This morning, it was announced by Jerry Crasnick on Twitter that 34-year-old outfielder David Murphy is headed to the Boston Red Sox on a minor-league contract for the 2016 season. Murphy, drafted by the club with the 17th overall pick in the 2003 draft, will be headed back to the organization for the first time since 2007, when he was traded to the Rangers in the now infamous Eric Gagne trade.

David Murphy bats for the Red Sox against the New York Yankees in 2006, (Al Bello/Getty Images North America)

David Murphy bats for the Red Sox against the New York Yankees in 2006, (Al Bello/Getty Images North America)

In his 10-year major league career, Murphy owns a respectable .274/.333/.432 slash line in nearly 4,000 plate appearances. In addition, the left-hander has amassed 104 home runs, 203 doubles, and a 1.82 K/BB ratio in the majors. Last season with the Indians, Murphy hit .296/.344/.437 in 229 plate appearances before moving to Los Angeles, where he hit .265/.281/.400 in 155 trips to the plate for the Angels. Luckily for Boston, Fenway Park favors hitters similarly to Progressive Field (the Indians’ home park), while Angel Stadium notoriously favors pitchers.

Murphy’s value with Boston hinges on the ability of the other outfield pieces already in place, namely Jackie Bradley Jr. and Rusney Castillo. Both have shown the ability to be productive offensively, and Bradley is a proven first division defender, but neither has displayed consistency at the plate enough to be considered locks for an everyday starting position. Should Bradley or Castillo be injured or fail to contribute to the offense at a consistent rate, Murphy could be called upon to fill in an outfield role.

Currently, the Red Sox fourth outfielder is 32-year-old Chris Young, who was signed to a two-year, $13 million dollar deal this offseason. As it stands now, Young will be primarily used as a platoon starter against left-handed pitchers, whom he owns an impressive .263/.362/.474 line against. Should Murphy be called upon to suit up for the Red Sox, he could prove to be an effective compliment to Young in the Boston outfield. While his platoon splits are not as drastic as Young’s, Murphy sports a career .278/.341/.454 line against right-handers.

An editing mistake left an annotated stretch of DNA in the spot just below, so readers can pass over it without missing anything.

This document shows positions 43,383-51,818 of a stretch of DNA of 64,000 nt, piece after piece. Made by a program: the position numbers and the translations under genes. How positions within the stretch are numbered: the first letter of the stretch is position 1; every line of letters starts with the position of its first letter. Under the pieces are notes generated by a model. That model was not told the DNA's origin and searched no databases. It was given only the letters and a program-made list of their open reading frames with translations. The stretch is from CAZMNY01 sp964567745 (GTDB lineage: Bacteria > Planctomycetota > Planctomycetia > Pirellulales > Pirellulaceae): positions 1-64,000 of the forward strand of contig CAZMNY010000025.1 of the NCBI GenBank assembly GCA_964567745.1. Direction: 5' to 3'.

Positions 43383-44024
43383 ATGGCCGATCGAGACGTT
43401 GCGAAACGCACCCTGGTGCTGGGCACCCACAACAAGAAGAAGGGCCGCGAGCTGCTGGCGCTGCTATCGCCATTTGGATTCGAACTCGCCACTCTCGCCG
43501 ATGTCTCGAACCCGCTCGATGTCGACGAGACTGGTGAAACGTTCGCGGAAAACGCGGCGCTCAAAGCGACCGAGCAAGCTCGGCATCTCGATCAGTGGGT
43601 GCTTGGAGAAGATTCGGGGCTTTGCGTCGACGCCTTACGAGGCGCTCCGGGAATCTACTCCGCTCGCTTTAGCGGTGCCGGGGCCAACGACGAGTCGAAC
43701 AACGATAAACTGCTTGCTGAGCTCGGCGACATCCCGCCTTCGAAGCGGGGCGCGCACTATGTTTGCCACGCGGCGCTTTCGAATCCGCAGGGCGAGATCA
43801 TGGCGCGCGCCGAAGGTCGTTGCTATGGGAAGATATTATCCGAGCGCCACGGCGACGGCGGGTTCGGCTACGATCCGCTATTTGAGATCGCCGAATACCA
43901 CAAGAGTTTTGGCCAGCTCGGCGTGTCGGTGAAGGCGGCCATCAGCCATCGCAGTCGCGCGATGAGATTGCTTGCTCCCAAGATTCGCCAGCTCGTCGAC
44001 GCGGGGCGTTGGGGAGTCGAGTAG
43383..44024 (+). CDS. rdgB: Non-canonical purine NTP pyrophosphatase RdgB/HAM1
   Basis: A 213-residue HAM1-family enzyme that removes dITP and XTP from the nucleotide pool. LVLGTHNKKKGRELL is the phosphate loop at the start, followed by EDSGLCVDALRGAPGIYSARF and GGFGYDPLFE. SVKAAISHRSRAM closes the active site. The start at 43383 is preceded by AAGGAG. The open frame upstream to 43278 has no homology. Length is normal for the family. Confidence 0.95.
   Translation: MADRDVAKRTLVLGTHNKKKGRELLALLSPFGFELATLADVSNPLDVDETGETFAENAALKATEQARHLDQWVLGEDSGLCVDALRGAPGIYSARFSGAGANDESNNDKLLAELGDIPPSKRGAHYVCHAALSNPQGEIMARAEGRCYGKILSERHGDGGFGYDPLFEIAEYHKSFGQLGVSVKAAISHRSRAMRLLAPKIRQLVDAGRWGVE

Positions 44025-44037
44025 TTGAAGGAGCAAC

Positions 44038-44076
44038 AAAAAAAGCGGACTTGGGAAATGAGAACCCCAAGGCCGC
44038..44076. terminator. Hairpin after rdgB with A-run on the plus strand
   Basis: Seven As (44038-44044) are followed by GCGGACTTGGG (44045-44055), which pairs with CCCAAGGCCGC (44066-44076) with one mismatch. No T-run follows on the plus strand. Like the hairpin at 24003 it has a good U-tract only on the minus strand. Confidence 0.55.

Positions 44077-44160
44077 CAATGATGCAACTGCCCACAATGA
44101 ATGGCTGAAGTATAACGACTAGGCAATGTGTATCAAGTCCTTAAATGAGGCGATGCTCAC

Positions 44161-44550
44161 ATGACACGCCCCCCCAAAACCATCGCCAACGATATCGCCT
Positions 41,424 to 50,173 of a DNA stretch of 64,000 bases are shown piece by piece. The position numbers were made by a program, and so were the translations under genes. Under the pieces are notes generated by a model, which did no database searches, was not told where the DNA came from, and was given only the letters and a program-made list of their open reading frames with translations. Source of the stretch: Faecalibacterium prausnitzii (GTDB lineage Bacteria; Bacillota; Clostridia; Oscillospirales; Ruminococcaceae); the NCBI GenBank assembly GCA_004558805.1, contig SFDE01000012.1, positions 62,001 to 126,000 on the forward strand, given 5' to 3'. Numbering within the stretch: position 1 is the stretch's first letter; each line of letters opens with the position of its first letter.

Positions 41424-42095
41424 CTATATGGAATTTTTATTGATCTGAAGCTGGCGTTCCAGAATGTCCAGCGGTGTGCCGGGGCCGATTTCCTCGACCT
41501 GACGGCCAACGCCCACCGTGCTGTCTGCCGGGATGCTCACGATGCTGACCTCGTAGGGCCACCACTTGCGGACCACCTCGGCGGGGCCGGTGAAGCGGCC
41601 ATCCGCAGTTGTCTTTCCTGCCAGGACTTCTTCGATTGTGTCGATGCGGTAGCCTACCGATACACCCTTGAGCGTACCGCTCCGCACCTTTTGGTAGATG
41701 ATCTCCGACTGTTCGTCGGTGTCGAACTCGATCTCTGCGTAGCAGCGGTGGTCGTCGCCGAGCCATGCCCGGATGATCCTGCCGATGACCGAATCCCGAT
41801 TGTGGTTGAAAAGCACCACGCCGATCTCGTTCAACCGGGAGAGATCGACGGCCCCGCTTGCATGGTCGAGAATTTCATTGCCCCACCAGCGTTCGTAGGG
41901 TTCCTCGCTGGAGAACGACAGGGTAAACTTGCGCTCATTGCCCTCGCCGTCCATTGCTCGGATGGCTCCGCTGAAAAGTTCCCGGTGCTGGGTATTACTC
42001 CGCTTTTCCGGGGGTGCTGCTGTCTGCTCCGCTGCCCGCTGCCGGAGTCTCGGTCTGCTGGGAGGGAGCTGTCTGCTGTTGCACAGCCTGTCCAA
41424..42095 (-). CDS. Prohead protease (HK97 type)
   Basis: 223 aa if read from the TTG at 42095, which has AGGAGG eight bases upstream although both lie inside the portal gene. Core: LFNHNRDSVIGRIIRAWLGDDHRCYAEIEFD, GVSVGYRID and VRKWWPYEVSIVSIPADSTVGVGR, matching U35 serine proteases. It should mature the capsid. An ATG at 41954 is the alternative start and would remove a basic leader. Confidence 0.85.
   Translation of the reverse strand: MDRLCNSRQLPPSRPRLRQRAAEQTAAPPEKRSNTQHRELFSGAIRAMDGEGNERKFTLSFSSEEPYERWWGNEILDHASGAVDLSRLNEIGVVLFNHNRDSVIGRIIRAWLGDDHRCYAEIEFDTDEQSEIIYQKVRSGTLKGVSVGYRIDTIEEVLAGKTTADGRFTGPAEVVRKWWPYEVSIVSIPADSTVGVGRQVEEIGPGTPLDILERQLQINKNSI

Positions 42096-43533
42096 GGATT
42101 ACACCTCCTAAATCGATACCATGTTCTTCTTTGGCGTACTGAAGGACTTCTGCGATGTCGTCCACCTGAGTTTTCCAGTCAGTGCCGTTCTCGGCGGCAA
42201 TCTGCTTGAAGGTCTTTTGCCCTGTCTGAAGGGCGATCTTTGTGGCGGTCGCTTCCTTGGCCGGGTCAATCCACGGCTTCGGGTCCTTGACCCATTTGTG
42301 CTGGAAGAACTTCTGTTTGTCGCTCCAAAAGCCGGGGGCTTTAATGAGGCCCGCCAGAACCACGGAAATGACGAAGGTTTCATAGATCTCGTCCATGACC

While a Young-Murphy platoon would be somewhat of a disappointment to Red Sox fans, who have high expectations for their current outfield configuration (Castillo-Bradley-Mookie Betts), the situation certainly could work out better than Young playing every day, or having Brock Holt or Travis Shaw playing out of position in a corner outfield spot. Should Murphy make it to the big leagues this season, his base salary will be a modest $2 million.

Although there would have to be some unfortunate circumstances for Murphy to be forced into the plans for Boston this season, he will provide some good outfield insurance for a club that didn’t have much going into spring training. If used in a platoon role alongside Young, Murphy could even become a valuable asset to the club in the absence of Bradley or Castillo. For the time being, Red Sox fans shouldn’t hope to see much of Murphy in the majors this year, but should the need for a fill-in arise, they should be satisfied knowing that they have a capable player in the organization to provide some depth. This is a move that won’t attract too much national attention, but the Red Sox front office did well to fill a hole in the roster that could have come back to bite them down the line.

About The Author

Matt Wojciak is a 20-year-old senior at St. Joseph's College of Maine, studying for a degree in Accounting. He is a lifelong Red Sox fan, born and raised in southern New Hampshire, with much of his extended family residing in South Boston. If you're a fan of quantity and not quality, be sure to give him a follow on Twitter @mwojciak21.

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